6th World Conference on Climate Change
Latvia University of Life Science and Technologies, Latvia
Title: Associating Marginal Abatement Cost Curves (MACC) for greenhouse gas emissions from the agriculture of Latvia with carbon sequestration data
Biography: Kaspars Naglis-Liepa
Statement of the Problem: Environmental preservation is one of the EU multifaceted policy priorities that influences all the other policies, among them agricultural (European Commission, 2011). Agriculture plays an essential role in environmental preservation and in shaping climate policies. The agriculture of Latvia is the second largest source of greenhouse gas (GHG) emissions, accounting for 24.2% of the total emissions produced in the country (Latvia’s National Inventory Report, 2017). All the sectors of the economy have to contribute to the reduction of GHG emissions.
Methodology & Theoretical Orientation: A popular way how to analyse GHG emission abatement measures is to use a marginal abatement cost curve (MACC) that ranges the measures according to their costs and emission reduction potential. The present research focuses on the MACCs designed for Latvia in relation to agricultural emission reduction measures, which were complemented by two new measures, i.e. “paludi culture crops (reed (for construction)) on arable land with organic soils” and “establishment of permanent crops (highbush blueberry) in organic arable land”, that are associated with land use and land use change. Besides, the research analysed 23 measures, revealing their effects on both the agricultural and the LULUCF sectors.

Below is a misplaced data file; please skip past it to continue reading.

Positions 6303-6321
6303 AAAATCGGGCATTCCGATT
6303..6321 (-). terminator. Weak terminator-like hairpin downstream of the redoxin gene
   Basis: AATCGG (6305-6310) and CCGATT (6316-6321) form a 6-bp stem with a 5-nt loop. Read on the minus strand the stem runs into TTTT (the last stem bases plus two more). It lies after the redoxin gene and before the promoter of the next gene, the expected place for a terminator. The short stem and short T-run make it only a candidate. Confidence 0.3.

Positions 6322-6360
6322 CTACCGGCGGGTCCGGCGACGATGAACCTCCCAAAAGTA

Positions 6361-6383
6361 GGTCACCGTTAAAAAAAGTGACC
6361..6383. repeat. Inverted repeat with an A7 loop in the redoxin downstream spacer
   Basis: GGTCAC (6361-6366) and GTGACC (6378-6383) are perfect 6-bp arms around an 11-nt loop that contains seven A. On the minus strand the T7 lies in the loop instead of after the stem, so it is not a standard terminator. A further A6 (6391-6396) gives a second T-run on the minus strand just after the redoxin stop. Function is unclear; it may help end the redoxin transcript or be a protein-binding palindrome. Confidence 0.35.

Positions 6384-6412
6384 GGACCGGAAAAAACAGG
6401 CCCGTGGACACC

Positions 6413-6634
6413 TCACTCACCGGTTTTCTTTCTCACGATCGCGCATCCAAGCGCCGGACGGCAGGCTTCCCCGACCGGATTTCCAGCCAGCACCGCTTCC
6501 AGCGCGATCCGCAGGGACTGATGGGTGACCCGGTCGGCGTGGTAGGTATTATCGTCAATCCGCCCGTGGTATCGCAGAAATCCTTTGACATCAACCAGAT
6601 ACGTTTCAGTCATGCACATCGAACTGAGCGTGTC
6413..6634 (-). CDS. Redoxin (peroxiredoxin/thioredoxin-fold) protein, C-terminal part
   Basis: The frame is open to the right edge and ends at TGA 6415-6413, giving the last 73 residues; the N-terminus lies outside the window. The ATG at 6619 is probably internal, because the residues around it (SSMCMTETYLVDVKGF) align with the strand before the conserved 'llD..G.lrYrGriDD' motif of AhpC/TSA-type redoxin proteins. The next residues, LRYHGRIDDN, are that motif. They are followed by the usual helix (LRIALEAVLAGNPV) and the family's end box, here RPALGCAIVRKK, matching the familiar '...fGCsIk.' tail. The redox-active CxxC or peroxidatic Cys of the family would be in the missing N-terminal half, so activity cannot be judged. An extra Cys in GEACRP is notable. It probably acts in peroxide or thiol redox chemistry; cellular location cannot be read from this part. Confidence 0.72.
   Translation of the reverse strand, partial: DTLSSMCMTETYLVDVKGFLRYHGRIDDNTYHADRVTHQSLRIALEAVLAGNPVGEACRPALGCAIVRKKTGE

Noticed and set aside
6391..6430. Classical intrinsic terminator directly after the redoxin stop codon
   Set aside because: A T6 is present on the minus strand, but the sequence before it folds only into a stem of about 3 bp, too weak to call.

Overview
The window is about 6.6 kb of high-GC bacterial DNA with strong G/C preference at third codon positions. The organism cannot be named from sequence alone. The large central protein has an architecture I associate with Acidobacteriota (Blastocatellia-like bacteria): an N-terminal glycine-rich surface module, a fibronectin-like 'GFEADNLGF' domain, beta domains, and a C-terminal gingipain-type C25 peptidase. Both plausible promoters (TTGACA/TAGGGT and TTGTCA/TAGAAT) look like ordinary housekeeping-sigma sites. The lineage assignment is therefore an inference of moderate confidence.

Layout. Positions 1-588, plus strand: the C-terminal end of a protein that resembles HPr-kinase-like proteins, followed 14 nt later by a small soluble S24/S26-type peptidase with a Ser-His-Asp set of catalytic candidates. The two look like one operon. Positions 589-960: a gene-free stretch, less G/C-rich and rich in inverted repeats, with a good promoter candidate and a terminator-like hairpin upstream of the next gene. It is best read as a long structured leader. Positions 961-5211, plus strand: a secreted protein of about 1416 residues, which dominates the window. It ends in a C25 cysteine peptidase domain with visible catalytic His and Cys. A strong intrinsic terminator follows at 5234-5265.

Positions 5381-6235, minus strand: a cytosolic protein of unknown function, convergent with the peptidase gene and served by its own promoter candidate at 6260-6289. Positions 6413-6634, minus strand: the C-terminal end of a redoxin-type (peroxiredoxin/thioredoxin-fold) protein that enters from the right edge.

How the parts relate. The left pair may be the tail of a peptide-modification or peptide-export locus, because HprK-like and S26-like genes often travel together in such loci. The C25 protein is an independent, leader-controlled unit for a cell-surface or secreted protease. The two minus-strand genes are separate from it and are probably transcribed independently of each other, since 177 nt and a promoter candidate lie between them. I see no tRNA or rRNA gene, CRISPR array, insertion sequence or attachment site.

Findings: The overall conclusion was that the interaction of most of the measures was neutral (12 measures). Only three measures made positive effects on both sectors, meaning GHG emission reductions in both sectors. The effects of two measures were unclear, as there was a lack of relevant research investigations. However, a negative interaction was found for six measures, which was mainly due to the fact that an increase in green biomass produced by the agricultural sector would result in additional emissions, while the LULUCF sector would increase CO2 sequestration because of the increase in green biomass.
Conclusion & Significance: The research found that some of the measures incorporated in the complemented MACCs had potential for CO2 sequestration and C accumulation along with the potential for GHG emission reduction.